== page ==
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I realise from the title its a subjective topic, as a bit of background, I have been in this project and this company for just about 5 months. I have a boss who is very good at being the happy, friendly person who gets along with everyone (except for certain clients, mine being one of them), but not very good when it comes to logistics, management, project timetables, ..., etc. In short, everything you need to ensure your projects meet their deadlines.

This means that I am doing his job as well as mine. I can manage that, with a bit of judicial time management and the occasional ignoring of an email for a day or two.

Last week, my coworker left for greener pastures. Together we were managing a collection of projects as well as keeping our own ones going. Now I find myself doing the job of three people all rolled into one. Its a situation that is going to bite back with a vengeance.

I've tried communicating this in a diplomatic, circumspect way, and all I got was being cc'd into emails for totally unrelated projects, given more work for "possible" new projects on top of my workload and being put in the middle of a couple nasty "telling's off"

The irony in all this is that my coworker had been here for 6+ years and I'd already started looking for a new job when he announced his departure.

After all this, my question is how do I survive this until I find a new job?

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    Put in your minimum required hours and spend the rest of your time looking for a new job. If they decide to fire you, they’ll be left with 0 people to do the work of three people so I don’t think that’s likely. – AffableAmbler Oct 12 '19 at 3:01
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    @ AffableAmbler I am doing that already, and I have no intention of doing extra hours. I do feel sorry for the client though – Caroline Arroyo Oct 12 '19 at 3:52
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    Communicating in a "circumspect" way is a poor way to convey a request. If you want something, ask for it directly. – Laconic Droid Oct 13 '19 at 0:48
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Remember that your are only responsible for what you can control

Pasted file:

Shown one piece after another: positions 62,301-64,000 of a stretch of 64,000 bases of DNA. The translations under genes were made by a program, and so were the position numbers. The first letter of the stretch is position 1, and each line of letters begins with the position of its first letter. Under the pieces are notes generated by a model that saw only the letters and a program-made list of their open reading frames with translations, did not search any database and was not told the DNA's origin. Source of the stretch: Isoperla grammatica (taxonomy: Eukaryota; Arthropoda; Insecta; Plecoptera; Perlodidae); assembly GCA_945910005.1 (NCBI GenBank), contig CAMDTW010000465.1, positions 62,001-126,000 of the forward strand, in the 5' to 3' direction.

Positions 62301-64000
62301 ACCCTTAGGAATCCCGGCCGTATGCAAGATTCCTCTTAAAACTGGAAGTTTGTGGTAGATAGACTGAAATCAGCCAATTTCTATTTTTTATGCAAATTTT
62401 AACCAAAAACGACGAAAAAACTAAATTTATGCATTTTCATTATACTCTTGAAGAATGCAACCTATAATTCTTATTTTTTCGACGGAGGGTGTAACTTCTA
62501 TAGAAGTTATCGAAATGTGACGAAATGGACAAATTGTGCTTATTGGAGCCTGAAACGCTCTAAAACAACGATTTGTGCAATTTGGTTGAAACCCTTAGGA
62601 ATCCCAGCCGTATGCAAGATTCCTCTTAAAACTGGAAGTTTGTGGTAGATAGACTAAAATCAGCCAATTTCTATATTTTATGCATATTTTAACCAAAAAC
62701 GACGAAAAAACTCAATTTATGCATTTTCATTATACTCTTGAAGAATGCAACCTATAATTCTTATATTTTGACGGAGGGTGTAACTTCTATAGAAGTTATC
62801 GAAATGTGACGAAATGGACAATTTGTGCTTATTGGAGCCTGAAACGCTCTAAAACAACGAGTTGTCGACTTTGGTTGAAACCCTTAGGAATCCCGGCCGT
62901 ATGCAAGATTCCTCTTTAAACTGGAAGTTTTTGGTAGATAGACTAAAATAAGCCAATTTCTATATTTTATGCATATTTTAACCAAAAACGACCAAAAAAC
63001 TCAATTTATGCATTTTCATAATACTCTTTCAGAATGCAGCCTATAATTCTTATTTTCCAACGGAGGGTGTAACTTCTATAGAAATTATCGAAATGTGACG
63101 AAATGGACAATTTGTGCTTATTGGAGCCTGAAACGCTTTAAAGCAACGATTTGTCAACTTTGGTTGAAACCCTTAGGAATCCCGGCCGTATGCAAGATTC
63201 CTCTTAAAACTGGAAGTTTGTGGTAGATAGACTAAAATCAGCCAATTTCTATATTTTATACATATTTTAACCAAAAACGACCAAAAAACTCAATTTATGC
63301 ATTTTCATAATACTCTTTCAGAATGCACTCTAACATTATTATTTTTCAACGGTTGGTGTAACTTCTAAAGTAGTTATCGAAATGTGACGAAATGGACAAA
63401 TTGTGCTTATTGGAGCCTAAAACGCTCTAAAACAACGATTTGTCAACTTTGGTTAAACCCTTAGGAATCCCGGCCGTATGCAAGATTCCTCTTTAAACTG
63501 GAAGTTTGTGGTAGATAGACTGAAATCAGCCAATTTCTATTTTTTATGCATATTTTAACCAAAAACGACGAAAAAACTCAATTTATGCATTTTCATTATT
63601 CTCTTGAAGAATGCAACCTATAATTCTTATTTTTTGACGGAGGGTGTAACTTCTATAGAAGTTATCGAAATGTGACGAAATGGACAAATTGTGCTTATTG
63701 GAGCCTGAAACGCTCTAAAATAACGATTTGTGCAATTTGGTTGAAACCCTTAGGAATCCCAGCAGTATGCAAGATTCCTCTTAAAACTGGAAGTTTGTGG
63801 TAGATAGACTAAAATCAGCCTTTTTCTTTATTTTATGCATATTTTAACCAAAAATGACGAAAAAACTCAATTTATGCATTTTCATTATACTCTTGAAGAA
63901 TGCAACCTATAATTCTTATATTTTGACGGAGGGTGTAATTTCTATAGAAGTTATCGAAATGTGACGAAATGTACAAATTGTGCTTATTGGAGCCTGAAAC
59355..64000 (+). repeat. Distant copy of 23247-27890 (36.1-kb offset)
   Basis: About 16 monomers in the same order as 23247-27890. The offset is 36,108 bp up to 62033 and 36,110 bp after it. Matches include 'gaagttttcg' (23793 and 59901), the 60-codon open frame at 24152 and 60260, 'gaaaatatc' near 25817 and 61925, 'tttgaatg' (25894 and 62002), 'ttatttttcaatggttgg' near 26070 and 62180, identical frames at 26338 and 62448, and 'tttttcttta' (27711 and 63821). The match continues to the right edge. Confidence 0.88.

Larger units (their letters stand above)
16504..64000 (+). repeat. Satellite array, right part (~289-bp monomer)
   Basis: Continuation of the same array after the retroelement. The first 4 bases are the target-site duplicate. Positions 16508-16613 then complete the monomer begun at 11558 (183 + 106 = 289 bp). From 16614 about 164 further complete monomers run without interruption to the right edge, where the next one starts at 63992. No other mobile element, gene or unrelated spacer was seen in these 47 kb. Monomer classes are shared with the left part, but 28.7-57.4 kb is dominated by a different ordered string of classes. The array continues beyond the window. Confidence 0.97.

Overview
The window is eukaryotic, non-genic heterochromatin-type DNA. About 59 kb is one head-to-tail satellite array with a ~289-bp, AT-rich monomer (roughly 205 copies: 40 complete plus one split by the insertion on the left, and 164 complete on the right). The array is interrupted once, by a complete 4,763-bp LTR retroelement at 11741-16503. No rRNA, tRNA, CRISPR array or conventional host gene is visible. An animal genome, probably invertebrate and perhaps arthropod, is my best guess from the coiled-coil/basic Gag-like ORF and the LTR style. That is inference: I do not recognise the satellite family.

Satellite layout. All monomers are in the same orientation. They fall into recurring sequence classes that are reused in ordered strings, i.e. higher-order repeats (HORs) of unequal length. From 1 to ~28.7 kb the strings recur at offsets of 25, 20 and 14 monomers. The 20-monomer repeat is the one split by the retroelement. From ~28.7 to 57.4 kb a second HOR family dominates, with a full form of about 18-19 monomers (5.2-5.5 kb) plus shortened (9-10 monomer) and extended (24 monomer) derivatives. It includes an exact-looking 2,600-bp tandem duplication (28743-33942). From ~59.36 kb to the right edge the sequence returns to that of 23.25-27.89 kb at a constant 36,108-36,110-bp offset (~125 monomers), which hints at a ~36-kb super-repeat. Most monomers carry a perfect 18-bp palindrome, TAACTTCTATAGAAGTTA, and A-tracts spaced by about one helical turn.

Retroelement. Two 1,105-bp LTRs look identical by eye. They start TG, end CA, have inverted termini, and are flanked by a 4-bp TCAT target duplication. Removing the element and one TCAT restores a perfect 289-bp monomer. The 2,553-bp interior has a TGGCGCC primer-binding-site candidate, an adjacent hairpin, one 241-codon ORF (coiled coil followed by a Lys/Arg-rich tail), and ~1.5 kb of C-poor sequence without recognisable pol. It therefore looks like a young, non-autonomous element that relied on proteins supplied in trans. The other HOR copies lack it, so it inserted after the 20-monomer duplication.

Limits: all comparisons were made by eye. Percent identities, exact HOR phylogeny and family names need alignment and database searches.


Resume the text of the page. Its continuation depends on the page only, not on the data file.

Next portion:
It is literally impossible to succeed at everything that you’ve been given to do, you have explained that to your boss. You have done what you are obliged to do.

Do not attempt to do the impossible. You cannot control that your boss is inept at project planning. You cannot control that this ineptitude harms his clients. You are not responsible for doing his job for him. Do not let yourself feel that way, or guilty about the situation. Do not do other people’s jobs for them. That is not your problem. Do not let others make that your problem.

Say “No” to the impossible

Practice saying the word “No” in the mirror if you are not already comfortable doing this. There are three rules for saying the word “No”:

  1. You must say the word.
  2. It must be the first word in the sentence.
  3. The word by itself is a complete sentence.

When you are asked to do the impossible, say “No, I have too many other projects to do” or whatever makes it impossible. Your boss will either re-evaluate the situation, or he will continue to deny reality. Either way, you should continue to do the job that you are legally contracted to do until you find a new one.

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    "Say no to the impossible" is a great way to put it. If you do this then it should quickly become clear that he needs to find a replacement or three but without you having to tell him directly (many people don't appreciate being told how to do their jobs). – P. Hopkinson Oct 12 '19 at 10:54
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    ... especially people who need to be told how to do their job. – gnasher729 Oct 13 '19 at 7:53
  • +1 Say 'no' and say it loud. Do it in writing, RAID reports and the like. Escalate the problem if nothing happens. Also, do not do other people's jobs for them - sometimes an early failure is the best thing for an organisation that is being unrealistic. – Dave Gremlin Oct 13 '19 at 13:43

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